More Weather

June 16, 2015

BW photograph of three trees with storm clouds building overhead

Copyright 2015 Kevin P. Mick Photography. All rights reserved.

Tropical Storm Bill is thrashing Texas with excessive winds and torrential rains.  Texas is one of the states that had been particularly hard hit by storms throughout a month, May 2015 that was recently proclaimed by NOAA to have been the wettest on record.  In a related note, NOAA had earlier predicted the 2015 Atlantic Hurricane Season to be “below normal“.  NOAA’s Administrator added an important clarification to that forecast when she said the following, which is excerpted from the second link above:

““A below-normal season doesn’t mean we’re off the hook. As we’ve seen before, below-normal seasons can still produce catastrophic impacts to communities,” said NOAA Administrator Kathryn Sullivan, Ph.D., referring to the 1992 season in which only seven named storms formed, yet the first was Andrew – a Category 5 Major Hurricane that devastated South Florida…”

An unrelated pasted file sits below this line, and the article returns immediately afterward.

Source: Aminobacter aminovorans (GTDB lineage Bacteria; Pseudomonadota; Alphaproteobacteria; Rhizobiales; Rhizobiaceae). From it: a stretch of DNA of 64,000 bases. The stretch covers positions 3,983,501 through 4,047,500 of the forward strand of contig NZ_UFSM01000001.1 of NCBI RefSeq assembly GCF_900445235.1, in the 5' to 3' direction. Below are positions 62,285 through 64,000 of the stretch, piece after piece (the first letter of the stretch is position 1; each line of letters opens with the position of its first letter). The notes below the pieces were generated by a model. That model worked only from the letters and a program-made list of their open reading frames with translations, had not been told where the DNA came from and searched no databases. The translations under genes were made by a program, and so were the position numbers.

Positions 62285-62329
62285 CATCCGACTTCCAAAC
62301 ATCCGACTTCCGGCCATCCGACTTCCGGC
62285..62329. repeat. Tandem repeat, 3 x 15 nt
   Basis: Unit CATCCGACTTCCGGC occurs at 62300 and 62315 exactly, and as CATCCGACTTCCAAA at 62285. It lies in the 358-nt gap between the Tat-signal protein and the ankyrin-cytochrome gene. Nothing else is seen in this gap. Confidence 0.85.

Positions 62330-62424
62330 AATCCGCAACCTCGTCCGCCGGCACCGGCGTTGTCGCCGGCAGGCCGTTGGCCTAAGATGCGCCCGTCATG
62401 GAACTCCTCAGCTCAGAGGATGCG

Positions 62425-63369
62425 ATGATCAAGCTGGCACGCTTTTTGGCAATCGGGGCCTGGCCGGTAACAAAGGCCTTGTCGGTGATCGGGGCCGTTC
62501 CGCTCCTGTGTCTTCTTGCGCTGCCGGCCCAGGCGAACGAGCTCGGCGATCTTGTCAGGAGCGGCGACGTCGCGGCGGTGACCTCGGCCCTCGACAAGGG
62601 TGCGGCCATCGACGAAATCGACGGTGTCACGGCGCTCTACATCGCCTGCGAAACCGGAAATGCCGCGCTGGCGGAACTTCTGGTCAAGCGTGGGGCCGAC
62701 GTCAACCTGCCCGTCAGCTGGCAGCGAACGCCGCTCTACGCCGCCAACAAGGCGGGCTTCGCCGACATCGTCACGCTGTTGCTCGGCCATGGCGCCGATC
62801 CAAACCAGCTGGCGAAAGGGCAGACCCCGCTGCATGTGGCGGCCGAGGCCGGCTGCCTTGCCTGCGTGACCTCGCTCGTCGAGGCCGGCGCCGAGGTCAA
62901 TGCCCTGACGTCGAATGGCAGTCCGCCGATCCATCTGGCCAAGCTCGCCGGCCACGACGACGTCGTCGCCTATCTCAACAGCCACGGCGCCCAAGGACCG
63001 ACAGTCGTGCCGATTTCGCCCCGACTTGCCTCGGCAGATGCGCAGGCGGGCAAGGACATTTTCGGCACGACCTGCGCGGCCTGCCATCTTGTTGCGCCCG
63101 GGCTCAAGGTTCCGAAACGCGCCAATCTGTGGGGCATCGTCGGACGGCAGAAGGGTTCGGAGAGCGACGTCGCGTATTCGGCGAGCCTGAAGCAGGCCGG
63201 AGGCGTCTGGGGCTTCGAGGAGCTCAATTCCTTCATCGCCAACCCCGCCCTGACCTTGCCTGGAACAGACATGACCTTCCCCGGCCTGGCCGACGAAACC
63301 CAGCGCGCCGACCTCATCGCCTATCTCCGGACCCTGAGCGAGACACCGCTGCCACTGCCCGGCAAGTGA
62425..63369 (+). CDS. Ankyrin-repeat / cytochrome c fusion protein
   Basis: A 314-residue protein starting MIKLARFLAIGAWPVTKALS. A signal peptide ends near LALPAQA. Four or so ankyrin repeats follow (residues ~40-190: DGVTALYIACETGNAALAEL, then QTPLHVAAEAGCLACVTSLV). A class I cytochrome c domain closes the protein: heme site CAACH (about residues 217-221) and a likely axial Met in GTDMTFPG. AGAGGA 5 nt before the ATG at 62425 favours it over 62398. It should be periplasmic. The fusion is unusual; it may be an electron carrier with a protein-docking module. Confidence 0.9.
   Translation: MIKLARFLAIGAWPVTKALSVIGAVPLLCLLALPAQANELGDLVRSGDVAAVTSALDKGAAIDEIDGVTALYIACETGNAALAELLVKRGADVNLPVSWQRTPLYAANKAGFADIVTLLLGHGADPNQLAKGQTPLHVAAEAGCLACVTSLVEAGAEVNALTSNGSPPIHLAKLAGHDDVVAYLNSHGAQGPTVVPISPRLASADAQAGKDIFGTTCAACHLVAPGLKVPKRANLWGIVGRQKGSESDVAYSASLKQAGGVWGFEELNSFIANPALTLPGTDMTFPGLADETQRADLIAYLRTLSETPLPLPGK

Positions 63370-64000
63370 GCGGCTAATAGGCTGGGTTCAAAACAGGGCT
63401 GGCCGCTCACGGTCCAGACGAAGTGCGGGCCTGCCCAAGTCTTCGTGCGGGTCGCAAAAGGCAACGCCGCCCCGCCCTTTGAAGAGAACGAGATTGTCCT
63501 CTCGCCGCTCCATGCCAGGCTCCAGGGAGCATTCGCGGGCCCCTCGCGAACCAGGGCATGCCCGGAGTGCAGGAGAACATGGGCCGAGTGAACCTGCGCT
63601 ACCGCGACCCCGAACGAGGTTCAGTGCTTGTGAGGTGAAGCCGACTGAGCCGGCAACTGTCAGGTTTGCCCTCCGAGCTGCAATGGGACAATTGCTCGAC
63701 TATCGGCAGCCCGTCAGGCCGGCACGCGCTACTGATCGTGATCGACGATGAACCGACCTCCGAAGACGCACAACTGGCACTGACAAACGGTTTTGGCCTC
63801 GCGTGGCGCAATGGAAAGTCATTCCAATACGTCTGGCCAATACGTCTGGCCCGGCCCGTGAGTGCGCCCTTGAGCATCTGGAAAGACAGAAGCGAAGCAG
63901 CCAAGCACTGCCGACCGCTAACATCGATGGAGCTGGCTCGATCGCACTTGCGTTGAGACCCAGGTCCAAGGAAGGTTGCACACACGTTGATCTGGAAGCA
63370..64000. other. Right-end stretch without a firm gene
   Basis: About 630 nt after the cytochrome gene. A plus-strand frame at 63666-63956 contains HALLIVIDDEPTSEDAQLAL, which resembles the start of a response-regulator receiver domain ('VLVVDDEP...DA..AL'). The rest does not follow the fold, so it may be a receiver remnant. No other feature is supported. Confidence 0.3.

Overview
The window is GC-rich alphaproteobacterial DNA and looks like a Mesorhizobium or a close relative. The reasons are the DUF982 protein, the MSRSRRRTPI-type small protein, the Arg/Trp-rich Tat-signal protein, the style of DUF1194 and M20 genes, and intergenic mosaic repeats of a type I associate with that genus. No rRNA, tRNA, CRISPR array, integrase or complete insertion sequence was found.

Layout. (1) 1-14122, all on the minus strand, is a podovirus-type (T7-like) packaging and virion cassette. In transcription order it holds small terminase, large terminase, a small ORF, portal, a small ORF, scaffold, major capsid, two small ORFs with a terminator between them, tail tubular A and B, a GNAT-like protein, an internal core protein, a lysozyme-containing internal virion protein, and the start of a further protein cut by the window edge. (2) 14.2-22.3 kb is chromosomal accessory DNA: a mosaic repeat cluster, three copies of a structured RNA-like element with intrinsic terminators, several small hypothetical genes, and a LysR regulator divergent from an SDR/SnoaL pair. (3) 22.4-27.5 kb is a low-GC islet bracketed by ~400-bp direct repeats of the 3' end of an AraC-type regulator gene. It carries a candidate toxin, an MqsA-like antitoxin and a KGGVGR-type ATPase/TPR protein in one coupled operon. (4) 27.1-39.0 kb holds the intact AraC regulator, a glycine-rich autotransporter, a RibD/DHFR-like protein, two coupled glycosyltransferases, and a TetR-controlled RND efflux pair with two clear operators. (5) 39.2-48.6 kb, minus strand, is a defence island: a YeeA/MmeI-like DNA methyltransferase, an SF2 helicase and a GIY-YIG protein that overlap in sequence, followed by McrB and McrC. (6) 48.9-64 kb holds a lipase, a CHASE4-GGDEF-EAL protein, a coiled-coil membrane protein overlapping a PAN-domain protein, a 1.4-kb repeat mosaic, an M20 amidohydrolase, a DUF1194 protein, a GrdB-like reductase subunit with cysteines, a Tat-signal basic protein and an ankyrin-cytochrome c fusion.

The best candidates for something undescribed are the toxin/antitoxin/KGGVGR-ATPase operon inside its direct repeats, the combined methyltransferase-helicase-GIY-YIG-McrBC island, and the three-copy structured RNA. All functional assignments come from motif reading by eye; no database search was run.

So far in 2015, there have already been two named storms, Ana and now Bill; neither of which made landfall as hurricanes.  It is important to note, though, that while hurricanes and tropical storms garner headlines due to their relatively rare occurrence and the extreme damage wrought, May 2015 provided an ample demonstration of the cumulative effect of incessant rain.

Stepping back, the contrast between the current weather patterns in Texas and those of the past few years is quite striking.  NOAA published this report in 2012, which described the predictions regarding the risk to Texas (and the rest of the country) of increased heat due to the rise of greenhouse gases. That report also explains some of the inherent issues with computer modeling, as there are many variables that come into play when doing so.  Even with the high degree of technological sophistication that computer modeling brings, it is still difficult to make long-term predictions about the weather.

Take care.

 

 

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